Unions are also focusing heavy on the Senate races, as the Senate has the final say in presidential appointees to agencies like the NLRB and the DOL.

Not only is Big Labor contributing heavily financially, the AFL-CIO has also set into

Continue reading Unions On The Campaign Trail

Labor Relations INK, September 2016

In this issue:

Education Taking Big Hits The Six Percent Solution Unions Urban Impact SEIU Watch, Insight, Scoreboard and more…

The bottom of each story contains a link to the individual post on our site.

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Labor Relations INSIGHT by Phil Wilson

Today is the first day of fall. This is my favorite time of year. School starts back up and things tend to get into a more normal routine. The weather begins to cool off. The hiking trails around here get much more bearable (not to mention beautiful). And football season is in full swing (Go Blue! And Go Team Big House – my fantasy football team).

bright-autumn-road-popular-trees

While I really enjoy this time of year, it is not without its downsides. Last weekend I personally witnessed another favorite team,

Continue reading Labor Relations INK, September 2016

Union Bailout Update

It was apparent from the beginning that the new “Blacklist” rule instituted by Executive Order was nothing more than a handout to unions. A recent Teamsters blogpost confirms exactly how Big Labor plans to use this gift. To quote from the post:

Using the Order

The Executive Order gives unions unprecedented new leverage against companies and institutions that contract with the federal government. Unless the Order or its implementing regulations are overturned by the courts (employers have promised lawsuits) or revoked by a future president (wonder who), unions should be able to significantly increase their bargaining power by the simple expedient of filing meritorious charges with the NLRB, OSHA, the EEOC, or the DOL.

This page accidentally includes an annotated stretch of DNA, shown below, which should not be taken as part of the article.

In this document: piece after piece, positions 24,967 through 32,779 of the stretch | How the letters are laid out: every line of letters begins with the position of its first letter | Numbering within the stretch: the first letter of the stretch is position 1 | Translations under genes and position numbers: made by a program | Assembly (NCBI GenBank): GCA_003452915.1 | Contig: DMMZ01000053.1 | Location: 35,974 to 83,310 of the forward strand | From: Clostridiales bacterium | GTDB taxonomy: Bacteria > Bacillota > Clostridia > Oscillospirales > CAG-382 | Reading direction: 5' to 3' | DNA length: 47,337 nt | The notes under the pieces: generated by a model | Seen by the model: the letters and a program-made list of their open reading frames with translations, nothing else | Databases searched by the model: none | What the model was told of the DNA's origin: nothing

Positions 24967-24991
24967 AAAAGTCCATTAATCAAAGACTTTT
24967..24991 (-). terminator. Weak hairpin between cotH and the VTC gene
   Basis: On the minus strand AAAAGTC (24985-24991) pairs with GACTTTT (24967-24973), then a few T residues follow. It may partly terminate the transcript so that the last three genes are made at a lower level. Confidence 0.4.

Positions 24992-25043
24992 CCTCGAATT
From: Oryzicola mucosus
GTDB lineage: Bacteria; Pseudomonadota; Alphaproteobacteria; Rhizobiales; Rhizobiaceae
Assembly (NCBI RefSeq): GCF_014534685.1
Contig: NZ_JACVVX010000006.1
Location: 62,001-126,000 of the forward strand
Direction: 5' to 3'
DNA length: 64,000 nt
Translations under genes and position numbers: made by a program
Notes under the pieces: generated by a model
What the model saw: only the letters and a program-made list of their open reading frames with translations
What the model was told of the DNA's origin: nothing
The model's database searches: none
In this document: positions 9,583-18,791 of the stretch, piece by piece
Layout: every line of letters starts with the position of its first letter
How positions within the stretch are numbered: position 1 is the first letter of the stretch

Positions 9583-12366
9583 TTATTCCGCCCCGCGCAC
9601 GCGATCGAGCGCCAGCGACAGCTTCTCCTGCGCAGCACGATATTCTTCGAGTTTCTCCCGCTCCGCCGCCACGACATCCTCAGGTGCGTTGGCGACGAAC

Consider a union that strikes an auto plant for a new contract. Soon after workers hit the bricks, the union president has the following conversation with the general manager:

Morris, we are two weeks

Continue reading Union Bailout Update

The Six Percent Solution

According to a recent study by the Heritage Foundation, only 6% of current private-sector union members actually voted for the union representing them. In many cases these employees applied for work at companies already represented by a union. Also, this isn’t necessarily an indication of the percentage of those workers that would support the union. However, because of the difficulties of decertifying a union, it is an indication of a problem that should be addressed by changes to labor law.

Once such attempt is the Employee Rights Act, which would require that a union secure the support of a majority of all workers in a unit it wishes to represent, rather than a majority of those who vote. It would also require the recertification of a union once more than half of those employees who originally voted for it have left the company.

Right To Work

Senator Tim Kaine

Senator Tim Kaine